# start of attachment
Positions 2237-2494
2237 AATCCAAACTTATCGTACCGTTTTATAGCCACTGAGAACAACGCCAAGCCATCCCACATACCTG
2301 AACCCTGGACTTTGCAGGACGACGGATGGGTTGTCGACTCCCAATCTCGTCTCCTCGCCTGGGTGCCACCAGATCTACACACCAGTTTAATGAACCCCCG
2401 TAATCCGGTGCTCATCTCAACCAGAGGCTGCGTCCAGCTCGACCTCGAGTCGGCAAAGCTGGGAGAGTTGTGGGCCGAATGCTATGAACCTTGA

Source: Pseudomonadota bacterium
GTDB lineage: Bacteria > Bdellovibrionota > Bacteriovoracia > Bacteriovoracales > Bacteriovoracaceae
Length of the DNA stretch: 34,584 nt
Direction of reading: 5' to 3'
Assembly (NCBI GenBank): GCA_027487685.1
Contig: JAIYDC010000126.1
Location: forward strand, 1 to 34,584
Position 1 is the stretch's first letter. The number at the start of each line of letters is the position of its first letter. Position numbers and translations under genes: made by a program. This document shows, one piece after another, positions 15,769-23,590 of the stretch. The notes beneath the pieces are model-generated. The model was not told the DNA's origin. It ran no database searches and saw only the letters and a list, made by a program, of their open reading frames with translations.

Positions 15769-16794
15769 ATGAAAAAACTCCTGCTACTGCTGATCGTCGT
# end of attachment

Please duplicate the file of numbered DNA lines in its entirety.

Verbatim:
Positions 2237-2494
2237 AATCCAAACTTATCGTACCGTTTTATAGCCACTGAGAACAACGCCAAGCCATCCCACATACCTG
2301 AACCCTGGACTTTGCAGGACGACGGATGGGTTGTCGACTCCCAATCTCGTCTCCTCGCCTGGGTGCCACCAGATCTACACACCAGTTTAATGAACCCCCG
2401 TAATCCGGTGCTCATCTCAACCAGAGGCTGCGTCCAGCTCGACCTCGAGTCGGCAAAGCTGGGAGAGTTGTGGGCCGAATGCTATGAACCTTGA

Source: Pseudomonadota bacterium
GTDB lineage: Bacteria > Bdellovibrionota > Bacteriovoracia > Bacteriovoracales > Bacteriovoracaceae
Length of the DNA stretch: 34,584 nt
Direction of reading: 5' to 3'
Assembly (NCBI GenBank): GCA_027487685.1
Contig: JAIYDC010000126.1
Location: forward strand, 1 to 34,584
Position 1 is the stretch's first letter. The number at the start of each line of letters is the position of its first letter. Position numbers and translations under genes: made by a program. This document shows, one piece after another, positions 15,769-23,590 of the stretch. The notes beneath the pieces are model-generated. The model was not told the DNA's origin. It ran no database searches and saw only the letters and a list, made by a program, of their open reading frames with translations.

Positions 15769-16794
15769 ATGAAAAAACTCCTGCTACTGCTGATCGTCGT